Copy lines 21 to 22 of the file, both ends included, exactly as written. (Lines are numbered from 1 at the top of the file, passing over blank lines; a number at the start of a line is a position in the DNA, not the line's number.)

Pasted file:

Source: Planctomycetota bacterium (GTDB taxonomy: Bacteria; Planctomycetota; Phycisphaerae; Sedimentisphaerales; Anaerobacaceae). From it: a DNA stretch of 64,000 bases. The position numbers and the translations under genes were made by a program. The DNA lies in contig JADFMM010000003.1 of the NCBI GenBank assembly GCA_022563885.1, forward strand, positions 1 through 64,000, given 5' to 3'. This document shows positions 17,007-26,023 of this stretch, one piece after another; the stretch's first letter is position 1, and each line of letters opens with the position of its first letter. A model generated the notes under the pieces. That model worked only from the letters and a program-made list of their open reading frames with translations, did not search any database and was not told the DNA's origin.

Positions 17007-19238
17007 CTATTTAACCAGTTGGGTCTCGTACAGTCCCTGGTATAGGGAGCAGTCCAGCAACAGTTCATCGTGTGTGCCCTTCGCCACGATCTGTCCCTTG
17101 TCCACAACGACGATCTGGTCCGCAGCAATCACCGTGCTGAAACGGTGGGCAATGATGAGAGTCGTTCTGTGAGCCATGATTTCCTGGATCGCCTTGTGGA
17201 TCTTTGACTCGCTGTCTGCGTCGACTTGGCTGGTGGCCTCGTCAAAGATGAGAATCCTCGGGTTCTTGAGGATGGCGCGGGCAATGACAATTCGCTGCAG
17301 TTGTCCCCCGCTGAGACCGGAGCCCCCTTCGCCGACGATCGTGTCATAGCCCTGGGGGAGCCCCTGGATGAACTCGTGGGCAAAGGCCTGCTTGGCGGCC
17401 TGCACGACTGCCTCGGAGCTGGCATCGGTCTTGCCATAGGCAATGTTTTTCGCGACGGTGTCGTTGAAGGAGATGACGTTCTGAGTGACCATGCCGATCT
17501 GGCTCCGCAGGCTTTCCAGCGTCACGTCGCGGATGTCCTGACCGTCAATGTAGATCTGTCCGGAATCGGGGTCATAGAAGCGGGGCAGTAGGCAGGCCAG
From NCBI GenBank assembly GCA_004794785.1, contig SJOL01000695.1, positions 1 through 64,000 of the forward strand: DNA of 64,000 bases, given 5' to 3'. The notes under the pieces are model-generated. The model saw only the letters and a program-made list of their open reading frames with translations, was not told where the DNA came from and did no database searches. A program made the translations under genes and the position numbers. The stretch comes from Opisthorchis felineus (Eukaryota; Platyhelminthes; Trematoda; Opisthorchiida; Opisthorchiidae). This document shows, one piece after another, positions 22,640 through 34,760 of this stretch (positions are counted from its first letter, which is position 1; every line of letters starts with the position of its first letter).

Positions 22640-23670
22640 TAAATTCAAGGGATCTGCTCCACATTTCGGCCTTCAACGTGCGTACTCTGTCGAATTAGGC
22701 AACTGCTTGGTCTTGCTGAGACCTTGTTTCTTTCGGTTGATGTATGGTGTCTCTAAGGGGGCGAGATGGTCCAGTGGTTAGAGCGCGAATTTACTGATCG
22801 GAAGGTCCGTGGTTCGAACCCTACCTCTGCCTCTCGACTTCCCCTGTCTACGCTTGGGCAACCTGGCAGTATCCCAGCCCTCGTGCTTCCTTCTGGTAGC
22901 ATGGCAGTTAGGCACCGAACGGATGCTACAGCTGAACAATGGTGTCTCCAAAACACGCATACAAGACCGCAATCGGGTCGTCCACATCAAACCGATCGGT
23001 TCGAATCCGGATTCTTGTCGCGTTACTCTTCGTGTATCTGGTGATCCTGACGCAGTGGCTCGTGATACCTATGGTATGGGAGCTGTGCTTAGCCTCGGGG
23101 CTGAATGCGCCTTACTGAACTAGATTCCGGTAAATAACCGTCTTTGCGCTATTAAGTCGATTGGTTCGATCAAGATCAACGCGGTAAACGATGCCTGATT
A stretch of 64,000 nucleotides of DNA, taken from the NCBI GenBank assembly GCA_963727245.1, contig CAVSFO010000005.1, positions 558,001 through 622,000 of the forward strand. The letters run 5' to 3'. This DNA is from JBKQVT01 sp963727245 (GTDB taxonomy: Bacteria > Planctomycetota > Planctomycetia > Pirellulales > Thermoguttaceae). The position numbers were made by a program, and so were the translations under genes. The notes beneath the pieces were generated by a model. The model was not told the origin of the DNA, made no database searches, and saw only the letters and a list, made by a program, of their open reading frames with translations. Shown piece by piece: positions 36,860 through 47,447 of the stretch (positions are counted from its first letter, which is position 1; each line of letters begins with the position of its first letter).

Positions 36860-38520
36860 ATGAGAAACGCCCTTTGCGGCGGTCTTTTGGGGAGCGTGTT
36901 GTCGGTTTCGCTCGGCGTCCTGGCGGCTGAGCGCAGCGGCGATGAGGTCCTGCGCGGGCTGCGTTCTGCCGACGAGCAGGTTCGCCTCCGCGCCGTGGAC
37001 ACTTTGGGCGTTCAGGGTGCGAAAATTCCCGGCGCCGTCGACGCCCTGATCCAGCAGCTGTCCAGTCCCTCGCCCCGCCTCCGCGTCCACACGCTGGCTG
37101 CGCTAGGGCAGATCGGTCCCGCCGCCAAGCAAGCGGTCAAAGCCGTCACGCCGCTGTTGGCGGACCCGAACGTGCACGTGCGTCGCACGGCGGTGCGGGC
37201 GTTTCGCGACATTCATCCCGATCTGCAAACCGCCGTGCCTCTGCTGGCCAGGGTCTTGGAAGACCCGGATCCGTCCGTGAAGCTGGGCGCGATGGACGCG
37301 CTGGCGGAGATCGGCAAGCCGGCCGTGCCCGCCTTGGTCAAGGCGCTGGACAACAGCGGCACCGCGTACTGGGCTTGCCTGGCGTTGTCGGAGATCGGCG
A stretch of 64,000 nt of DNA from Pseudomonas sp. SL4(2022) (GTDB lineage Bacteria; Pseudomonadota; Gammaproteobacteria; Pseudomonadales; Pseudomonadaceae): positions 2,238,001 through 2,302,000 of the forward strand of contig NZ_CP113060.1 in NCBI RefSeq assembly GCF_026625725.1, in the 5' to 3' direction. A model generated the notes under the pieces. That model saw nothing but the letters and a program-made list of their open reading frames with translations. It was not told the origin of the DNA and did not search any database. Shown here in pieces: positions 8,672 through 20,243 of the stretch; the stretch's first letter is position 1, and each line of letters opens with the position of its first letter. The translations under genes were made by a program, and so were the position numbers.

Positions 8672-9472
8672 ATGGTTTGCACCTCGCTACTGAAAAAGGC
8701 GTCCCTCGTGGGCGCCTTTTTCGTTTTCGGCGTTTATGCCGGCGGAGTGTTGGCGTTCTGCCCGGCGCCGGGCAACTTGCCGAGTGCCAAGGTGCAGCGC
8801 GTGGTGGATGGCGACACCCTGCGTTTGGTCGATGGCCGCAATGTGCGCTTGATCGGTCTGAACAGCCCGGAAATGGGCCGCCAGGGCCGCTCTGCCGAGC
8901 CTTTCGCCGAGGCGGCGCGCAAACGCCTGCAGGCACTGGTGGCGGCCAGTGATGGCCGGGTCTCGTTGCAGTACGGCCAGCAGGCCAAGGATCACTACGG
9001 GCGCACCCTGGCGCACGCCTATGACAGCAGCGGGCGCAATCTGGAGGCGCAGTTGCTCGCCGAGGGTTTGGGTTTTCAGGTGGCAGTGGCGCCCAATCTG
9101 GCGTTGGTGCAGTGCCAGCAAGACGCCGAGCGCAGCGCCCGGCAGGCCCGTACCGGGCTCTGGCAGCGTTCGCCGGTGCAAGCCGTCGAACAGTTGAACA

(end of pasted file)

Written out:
37001 ACTTTGGGCGTTCAGGGTGCGAAAATTCCCGGCGCCGTCGACGCCCTGATCCAGCAGCTGTCCAGTCCCTCGCCCCGCCTCCGCGTCCACACGCTGGCTG
37101 CGCTAGGGCAGATCGGTCCCGCCGCCAAGCAAGCGGTCAAAGCCGTCACGCCGCTGTTGGCGGACCCGAACGTGCACGTGCGTCGCACGGCGGTGCGGGC